Tuesday, September 1, 2009

Memorizing the alphabet, counting reliably to ten, getting the notes of the scale in order--any of these details, if imposed too soon, can block the flow of magic that creates music and poetry or stimulates fascination with numbers. People who were always good at these rote-learned systems are probably as shocked as I was when I first heard people talk about how restrictive the alphabet actually is, or how many words the Inuit people have for snow.
This morning I was reading an essay by Alison Gopnik in the August 16 New York Times on the subject of how young children characteristically explore, as opposed to adults who exploit. Taking tone as the object of exploration young children should be encouraged to move freely within a range of sounds that correspond to the ringing of bells or the piano played with the pedal down. This is quite the opposite of the fashionable regimen of Mozart CDs.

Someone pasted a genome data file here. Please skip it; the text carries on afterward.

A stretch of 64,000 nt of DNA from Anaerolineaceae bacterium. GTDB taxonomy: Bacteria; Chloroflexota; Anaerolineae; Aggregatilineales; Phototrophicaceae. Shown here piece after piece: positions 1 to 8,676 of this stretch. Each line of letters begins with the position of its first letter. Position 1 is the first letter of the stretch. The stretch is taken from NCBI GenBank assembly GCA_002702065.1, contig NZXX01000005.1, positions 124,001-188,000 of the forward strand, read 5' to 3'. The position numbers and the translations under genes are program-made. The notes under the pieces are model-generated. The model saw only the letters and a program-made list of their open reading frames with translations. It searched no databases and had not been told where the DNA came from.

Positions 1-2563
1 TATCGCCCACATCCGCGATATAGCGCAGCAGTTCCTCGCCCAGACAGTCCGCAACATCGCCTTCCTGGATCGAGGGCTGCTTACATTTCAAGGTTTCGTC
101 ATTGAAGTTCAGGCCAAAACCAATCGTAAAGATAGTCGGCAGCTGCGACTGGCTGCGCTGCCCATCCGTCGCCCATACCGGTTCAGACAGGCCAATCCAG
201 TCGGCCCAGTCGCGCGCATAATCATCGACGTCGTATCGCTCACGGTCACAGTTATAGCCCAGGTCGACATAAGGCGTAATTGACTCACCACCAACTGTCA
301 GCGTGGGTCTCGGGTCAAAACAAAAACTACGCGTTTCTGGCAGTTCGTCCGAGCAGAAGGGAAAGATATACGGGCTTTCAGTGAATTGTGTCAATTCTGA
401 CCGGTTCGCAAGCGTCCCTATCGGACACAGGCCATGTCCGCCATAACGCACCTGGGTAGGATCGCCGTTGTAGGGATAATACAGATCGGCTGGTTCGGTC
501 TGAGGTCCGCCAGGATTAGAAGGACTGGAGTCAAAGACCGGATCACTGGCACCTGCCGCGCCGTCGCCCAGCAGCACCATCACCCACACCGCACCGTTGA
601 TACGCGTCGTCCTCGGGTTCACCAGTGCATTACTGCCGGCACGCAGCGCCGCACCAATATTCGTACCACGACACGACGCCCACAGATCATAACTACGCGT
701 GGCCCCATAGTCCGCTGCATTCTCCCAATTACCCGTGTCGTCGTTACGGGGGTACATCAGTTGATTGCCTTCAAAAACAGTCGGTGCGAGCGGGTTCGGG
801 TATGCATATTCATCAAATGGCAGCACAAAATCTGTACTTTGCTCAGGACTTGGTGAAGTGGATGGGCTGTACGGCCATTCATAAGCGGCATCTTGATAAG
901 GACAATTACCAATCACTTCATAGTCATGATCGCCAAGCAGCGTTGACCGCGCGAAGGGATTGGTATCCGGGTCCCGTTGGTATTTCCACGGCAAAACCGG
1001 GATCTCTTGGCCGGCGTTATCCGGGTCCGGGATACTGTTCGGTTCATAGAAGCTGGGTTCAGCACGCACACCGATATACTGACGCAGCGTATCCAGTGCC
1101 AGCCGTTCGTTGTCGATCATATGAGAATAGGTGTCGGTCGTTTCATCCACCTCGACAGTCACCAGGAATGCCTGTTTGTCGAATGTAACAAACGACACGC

Young children, once aroused by this vast mysterious richness, don't lose interest in sound. On the contrary, they hear and respond confidently to aspects of tone that the force-fed, young and old alike, miss.